US Department of Labor: 28 countries were Found Using Child or Forced Labor in Making Textiles and Apparel

In its updated List of Goods Produced by Child Labor or Forced Labor (ILAB) released on December 1, 2014, the U.S. Department Labor said that at least 28 countries are found using child or forced labor in making textiles and apparel. All countries on the list appear to be developing countries. Particularly, the problem of using child labor or forced labor was found most serious in the cotton sector (18 countries), followed by garment manufacturing (9 countries).

Bangladesh, a focus of corporate social responsibilities practices these days, was found using child labor in making garment according to ILAB.

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2(Data compiled by Sheng Lu)

Note: * ILAB maintains a list of goods and their source countries which it has reason to believe are produced by child labor or forced labor in violation of international standards. The List is intended to raise public awareness about child labor and forced labor around the world, and to promote and inform efforts to address them. A starting point for action, the List creates opportunities for ILAB to engage and assist foreign governments. It is also a valuable resource for researchers, advocacy organizations and companies wishing to carry out risk assessments and engage in due diligence on labor rights in their supply chains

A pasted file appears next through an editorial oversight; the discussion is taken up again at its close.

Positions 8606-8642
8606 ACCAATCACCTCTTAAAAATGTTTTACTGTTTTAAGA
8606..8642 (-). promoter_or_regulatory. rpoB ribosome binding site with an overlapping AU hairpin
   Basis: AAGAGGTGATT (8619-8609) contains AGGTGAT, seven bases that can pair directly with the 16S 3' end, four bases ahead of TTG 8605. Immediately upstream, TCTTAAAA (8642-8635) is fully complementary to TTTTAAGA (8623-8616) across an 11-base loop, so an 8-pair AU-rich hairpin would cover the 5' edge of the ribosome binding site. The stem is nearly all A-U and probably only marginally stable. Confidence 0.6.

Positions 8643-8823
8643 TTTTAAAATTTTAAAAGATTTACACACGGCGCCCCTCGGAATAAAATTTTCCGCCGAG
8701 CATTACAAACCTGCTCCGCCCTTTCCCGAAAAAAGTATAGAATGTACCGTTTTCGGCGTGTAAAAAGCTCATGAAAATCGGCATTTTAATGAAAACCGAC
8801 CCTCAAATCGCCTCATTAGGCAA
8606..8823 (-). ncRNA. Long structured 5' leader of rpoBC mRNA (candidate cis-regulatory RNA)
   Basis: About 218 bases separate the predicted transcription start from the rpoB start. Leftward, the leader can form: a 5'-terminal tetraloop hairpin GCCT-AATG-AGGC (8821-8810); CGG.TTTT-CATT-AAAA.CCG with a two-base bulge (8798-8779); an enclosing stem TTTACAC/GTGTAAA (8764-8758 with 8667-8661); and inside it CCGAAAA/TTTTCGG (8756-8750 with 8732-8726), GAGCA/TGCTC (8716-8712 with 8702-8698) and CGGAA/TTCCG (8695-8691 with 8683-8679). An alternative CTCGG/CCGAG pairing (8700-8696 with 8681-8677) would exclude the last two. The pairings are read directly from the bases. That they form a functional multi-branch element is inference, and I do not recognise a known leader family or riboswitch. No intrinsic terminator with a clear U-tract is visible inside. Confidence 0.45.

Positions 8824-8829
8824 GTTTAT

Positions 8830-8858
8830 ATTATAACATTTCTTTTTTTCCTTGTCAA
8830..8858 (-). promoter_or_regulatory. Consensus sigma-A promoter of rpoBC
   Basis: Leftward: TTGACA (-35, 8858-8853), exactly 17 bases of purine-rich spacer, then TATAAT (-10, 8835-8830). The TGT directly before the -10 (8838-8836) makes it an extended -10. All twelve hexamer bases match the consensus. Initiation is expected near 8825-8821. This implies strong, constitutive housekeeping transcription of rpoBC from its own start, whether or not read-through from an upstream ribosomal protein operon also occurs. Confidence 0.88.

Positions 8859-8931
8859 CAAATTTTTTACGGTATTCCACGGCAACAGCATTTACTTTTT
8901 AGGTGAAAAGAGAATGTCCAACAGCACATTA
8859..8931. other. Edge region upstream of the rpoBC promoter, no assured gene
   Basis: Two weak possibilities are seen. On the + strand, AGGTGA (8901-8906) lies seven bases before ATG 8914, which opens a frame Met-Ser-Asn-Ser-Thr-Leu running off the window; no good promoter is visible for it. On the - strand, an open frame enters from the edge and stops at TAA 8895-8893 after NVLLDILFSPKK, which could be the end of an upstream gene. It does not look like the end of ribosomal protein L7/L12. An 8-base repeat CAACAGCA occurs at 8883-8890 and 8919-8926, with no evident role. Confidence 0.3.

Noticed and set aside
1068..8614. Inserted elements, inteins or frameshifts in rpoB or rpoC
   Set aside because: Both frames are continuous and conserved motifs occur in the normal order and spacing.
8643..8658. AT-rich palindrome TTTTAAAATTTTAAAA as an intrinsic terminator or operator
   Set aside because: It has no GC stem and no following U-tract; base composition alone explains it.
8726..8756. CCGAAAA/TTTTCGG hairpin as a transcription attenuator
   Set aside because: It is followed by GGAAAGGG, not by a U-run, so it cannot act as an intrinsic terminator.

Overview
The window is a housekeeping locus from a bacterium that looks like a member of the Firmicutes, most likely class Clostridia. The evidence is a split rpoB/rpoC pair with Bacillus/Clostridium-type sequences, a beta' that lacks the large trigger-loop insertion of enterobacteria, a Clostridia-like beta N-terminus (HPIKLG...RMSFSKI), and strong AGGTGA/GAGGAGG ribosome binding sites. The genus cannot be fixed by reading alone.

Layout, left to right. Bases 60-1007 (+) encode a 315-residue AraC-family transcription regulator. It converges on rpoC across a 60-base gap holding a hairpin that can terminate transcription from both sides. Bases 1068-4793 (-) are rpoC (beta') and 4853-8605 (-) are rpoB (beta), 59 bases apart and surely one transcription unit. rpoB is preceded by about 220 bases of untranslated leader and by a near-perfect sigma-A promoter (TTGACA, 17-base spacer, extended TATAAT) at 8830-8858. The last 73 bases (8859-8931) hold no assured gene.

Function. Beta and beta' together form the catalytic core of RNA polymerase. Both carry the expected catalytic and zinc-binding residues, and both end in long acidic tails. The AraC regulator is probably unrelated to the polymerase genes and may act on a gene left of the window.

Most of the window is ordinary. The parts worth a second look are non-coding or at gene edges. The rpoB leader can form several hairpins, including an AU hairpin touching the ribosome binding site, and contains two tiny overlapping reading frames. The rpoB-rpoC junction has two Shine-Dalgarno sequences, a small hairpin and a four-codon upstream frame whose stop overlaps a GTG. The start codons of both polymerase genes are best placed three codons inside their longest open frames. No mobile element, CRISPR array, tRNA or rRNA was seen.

Follow up:

After the release of the ILAB report, four House Democrats sent a letter to USTR Michael Forman on December 4th, 2014, asking him to provide details on labor provisions in the TPP. As noted by the lawmakers in the letter: “Vietnam, Mexico, Peru, and Malaysia, one-third of the nations included in the TPP, were all cited for labor abuses in the report…”. “We are following up with you because we believe it is important that you take action to ensure that real, meaningfully enforceable labor protections are in the TPP”.

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